The Federal Cartel Office in Germany has raided the offices of several confectionery giants over allegations of fixing the price of chocolate, according to news reports.
UK newspaper The Independent said this morning that Mars, Nestle, Kraft and Ritter have all confirmed they are part of the investigation, and could face multimillion-pound fines if found guilty. A spokesperson from the Cartel office told the newspaper that she believed that the companies in question were suspected of collusion over price rises, and that a decision is likely to be made over the coming months. Many food companies have, in recent months, increased consumer prices, as commodity costs rocketed during 2007 all over the world. However, German cartel office alleges that the price rises by Mars, Nestle, Kraft and Ritter were higher than the increase in raw materials.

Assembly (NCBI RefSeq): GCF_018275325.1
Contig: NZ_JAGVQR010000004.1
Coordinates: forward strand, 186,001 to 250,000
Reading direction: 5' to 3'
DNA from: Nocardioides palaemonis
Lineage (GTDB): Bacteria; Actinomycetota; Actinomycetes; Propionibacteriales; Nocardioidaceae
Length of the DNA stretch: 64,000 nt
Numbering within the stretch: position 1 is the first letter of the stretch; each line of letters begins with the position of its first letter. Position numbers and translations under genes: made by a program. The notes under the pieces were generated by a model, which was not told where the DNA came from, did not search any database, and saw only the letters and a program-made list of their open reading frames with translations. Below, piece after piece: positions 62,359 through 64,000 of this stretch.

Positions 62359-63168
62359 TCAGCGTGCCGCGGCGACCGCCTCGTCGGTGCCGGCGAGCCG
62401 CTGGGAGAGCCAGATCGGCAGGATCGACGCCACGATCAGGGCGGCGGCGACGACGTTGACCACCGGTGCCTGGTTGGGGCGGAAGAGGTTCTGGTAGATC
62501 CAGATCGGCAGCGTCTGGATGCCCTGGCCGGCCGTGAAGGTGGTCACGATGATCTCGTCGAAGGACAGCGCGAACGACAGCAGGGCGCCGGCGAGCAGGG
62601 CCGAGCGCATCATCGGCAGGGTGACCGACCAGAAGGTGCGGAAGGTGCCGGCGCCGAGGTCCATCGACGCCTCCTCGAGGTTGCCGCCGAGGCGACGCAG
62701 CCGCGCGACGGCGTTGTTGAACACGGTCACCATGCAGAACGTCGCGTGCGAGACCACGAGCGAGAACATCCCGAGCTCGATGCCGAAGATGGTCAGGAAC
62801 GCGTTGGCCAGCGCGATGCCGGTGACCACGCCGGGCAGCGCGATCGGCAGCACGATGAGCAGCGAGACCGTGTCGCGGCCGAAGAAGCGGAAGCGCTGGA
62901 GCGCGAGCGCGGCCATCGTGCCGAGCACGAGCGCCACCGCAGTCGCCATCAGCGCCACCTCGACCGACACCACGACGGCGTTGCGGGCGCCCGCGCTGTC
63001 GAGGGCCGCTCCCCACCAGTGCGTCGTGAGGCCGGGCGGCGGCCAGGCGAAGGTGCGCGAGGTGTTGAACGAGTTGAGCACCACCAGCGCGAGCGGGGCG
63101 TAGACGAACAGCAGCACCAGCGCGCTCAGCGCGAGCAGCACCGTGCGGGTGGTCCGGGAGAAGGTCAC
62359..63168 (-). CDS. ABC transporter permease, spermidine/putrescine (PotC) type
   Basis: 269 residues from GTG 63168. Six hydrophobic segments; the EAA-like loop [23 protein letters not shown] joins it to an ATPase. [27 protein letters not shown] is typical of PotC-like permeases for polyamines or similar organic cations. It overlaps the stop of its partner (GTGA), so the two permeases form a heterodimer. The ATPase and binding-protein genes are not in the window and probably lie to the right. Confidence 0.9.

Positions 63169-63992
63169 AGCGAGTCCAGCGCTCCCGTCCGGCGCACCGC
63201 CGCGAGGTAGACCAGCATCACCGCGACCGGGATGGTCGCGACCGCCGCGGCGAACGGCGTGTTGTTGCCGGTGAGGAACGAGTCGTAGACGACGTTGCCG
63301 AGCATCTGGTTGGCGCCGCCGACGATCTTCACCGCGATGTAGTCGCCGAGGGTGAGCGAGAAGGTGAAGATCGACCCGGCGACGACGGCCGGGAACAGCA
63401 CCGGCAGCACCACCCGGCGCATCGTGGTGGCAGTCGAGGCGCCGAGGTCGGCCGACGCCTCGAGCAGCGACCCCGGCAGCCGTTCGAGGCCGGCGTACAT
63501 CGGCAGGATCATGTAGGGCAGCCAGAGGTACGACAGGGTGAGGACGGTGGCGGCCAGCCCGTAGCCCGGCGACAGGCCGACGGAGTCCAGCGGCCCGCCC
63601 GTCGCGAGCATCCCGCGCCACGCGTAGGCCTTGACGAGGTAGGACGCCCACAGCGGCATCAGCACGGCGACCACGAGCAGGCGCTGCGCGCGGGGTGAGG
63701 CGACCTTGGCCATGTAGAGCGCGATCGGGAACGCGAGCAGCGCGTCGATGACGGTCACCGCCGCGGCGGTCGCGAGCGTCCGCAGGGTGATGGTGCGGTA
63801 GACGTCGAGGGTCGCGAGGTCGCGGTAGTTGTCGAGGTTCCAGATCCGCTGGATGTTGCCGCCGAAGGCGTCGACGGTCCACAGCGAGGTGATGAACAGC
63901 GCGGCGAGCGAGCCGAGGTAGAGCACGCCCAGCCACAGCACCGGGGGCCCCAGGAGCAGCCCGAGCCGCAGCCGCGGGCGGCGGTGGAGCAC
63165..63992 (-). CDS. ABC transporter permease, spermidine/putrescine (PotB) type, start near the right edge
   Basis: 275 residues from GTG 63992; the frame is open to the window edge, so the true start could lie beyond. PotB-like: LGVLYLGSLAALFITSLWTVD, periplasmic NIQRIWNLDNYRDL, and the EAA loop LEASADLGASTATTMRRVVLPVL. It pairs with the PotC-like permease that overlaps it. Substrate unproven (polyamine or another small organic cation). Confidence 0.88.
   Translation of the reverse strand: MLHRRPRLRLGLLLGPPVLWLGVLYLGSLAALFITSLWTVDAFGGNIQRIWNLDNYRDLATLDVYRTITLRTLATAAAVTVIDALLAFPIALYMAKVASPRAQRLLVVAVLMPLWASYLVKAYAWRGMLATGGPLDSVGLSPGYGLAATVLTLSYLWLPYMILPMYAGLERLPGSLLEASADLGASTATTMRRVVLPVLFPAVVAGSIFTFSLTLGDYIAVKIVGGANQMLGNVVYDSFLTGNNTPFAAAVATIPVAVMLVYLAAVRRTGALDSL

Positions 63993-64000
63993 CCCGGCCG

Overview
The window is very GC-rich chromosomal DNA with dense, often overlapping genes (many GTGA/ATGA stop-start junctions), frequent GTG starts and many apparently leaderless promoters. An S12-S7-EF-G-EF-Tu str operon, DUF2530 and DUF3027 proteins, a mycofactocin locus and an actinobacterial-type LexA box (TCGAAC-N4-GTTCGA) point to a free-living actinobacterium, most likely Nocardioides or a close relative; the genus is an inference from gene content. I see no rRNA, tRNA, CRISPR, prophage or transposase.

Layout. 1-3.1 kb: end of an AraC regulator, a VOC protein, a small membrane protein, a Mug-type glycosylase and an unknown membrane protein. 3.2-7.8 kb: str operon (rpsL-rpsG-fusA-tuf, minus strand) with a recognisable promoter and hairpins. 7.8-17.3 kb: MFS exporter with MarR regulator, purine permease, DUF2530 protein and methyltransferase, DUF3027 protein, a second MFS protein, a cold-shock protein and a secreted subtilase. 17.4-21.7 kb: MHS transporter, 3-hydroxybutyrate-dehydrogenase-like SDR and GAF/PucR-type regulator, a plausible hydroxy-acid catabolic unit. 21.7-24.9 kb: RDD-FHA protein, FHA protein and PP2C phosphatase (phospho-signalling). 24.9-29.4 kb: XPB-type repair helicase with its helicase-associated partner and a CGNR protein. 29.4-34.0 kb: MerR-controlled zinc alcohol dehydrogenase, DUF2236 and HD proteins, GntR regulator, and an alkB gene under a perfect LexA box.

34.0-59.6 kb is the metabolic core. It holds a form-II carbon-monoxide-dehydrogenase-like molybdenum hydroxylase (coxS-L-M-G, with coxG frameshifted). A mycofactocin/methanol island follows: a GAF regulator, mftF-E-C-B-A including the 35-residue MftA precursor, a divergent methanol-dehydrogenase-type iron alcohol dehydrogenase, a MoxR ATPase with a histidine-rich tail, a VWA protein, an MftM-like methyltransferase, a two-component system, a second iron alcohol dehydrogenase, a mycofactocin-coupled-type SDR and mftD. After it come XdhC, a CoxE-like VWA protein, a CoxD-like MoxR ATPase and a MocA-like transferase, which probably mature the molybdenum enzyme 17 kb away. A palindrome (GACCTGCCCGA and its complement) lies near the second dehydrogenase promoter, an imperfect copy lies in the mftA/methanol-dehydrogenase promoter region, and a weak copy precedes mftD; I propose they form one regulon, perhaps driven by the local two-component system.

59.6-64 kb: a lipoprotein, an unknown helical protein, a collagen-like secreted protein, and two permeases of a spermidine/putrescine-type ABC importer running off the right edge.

The accusations come only weeks after Mars and Nestle, along with Hershey, were investigated for similar actions in Canada. The Canadian Competition Bureau asked them to hand over documents regarding their pricing strategies in November, and the companies in question now face lawsuits filed by irate smaller competitors. Last summer, cocoa prices reached their highest levels since 2003 - averaging $2,017 (€1,484) per tonne, up by $12 (€8.8) on May's monthly average. Several manufacturers blamed the rising price of milk and cocoa, at least in part, for squeezed profits in 2007, including Hershey, which suffered a massive 22.7 per cent drop in margins during its third financial quarter.
The situation is unlikely to improve any time soon, as according to the International Cocoa Organisation (ICCO), the cocoa deficit is now greater than was previously thought. The global production deficit is now estimated at 242,000 tonnes, compared with the earlier projected figure of 156,000 tonnes, the ICCO said.